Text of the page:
Fight distractions with these apps

By Radiyah Chowdhury

Through the age of time, technology has advanced and made it increasingly easier for students to get work done. Not having to flip through actual books for hours looking for a source is great, don’t get me wrong, but at least in those times you would’ve had a very low propensity for distraction. Now, it’s almost too easy to get from Google Scholar to Facebook. Distraction is everywhere, and it seems almost inevitable.

Here are some tools to help you cut out disruptions and make the most of your time.

  1. FocusBooster (Web, Mac, Windows)

This web app makes the most of the Pomodoro technique while also providing a part-time tracker. For those unaware, Pomodoro is a study technique that divides your work into 25-minute increments. Focus Booster allows you to run similar focus sessions while also automatically recording it into timesheets — which lets you see how much time you spend on any given task.

  1. StayFocusd (Chrome)

For the timeline scrollers and homefeed creeps, this is a great extension for you. StayFocusd allows you to selectively block websites that waste your time. You can give yourself one hour on Twitter or YouTube, but after that those sites are completely blocked from access and you’re forced to focus on your work. For an Android version of this same idea, try Focus Lock.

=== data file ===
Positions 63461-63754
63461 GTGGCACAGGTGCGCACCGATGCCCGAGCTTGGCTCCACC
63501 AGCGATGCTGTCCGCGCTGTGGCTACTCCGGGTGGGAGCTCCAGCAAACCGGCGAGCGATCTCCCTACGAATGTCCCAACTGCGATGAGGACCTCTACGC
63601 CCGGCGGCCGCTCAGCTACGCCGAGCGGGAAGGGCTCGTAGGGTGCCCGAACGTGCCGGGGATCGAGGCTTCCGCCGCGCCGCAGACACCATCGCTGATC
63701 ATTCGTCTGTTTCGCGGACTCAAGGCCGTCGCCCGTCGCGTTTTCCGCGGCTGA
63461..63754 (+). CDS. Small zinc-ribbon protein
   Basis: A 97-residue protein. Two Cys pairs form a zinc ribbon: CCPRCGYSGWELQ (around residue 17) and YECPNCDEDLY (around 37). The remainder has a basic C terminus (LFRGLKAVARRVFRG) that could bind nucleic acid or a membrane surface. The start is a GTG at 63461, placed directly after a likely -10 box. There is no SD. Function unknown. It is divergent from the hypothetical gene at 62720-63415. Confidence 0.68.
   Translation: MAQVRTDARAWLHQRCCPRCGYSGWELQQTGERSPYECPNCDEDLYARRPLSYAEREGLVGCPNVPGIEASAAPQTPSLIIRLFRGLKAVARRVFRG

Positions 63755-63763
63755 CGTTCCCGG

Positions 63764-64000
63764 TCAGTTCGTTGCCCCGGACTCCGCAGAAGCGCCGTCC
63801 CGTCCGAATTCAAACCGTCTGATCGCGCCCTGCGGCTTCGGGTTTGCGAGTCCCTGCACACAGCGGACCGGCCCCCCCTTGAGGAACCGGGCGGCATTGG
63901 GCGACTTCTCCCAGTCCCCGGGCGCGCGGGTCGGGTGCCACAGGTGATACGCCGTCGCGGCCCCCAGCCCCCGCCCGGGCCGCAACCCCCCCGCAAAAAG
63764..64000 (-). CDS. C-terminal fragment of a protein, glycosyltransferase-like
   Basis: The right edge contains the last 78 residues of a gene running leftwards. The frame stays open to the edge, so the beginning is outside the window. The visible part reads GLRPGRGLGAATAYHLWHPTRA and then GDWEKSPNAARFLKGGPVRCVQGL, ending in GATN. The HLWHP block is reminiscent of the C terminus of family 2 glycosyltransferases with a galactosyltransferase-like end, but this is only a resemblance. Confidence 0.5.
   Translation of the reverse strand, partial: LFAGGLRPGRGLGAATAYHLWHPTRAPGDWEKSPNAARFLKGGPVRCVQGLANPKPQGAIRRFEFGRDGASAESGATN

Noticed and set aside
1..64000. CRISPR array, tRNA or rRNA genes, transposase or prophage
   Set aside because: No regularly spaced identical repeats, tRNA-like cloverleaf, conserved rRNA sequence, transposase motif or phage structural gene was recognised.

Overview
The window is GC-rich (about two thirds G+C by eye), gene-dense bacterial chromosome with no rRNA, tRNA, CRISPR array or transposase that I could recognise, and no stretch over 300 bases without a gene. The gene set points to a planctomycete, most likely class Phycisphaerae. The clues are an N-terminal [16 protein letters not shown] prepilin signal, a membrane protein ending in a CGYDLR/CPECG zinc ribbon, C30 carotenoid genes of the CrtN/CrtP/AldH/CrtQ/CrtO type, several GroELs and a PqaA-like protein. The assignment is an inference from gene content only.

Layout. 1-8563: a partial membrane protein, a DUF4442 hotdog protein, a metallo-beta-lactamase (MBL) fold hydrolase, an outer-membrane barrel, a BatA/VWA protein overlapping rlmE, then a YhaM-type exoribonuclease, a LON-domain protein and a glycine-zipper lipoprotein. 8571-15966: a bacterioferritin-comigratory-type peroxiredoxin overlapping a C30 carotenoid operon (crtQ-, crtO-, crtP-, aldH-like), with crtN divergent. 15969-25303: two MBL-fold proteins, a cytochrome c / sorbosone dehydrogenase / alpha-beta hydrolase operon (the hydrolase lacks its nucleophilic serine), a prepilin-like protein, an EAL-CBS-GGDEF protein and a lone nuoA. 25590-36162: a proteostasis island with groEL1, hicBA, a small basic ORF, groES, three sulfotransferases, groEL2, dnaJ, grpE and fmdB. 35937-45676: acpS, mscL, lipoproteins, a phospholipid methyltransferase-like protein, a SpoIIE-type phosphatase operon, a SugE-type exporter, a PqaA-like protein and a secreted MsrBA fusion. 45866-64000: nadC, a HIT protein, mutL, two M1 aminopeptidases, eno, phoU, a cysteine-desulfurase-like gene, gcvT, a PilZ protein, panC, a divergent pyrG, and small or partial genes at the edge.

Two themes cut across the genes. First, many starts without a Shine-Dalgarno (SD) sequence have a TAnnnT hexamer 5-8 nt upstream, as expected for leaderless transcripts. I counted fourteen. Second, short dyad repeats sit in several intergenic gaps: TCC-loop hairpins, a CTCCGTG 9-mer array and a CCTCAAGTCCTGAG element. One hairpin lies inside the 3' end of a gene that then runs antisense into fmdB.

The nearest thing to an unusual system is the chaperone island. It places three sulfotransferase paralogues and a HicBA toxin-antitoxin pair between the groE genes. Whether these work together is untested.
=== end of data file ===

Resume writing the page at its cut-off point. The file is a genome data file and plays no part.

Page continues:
1. Forest (Android, iOS, Chrome, Firefox)

If you’re one of those people who has a habit of checking your phone while working for no real reason, this app helps you keep yourself in check. It’s a simple app that rewards you for not touching your phone. The idea is that when you open the app, you plant a tree. If you want that tree to grow, you can’t touch your phone for the next 30 minutes. If you use it on your computer, you can also create a block-list for distracting websites.

  1. The Most Dangerous Writing App (Web)

This is a particularly frightening web-based app. You can’t stop typing, or all progress will be lost. It completely crushes the inner editor in you and forces you to continuously write without breaks. If you stop typing for more than five seconds, everything you’ve written so far will be erased. While this probably isn’t the greatest tool to use for an essay or something that requires you to pull from additional sources, it’s great for reflections and personal writing. You can choose your session length, and after that time is up you can save your progress.

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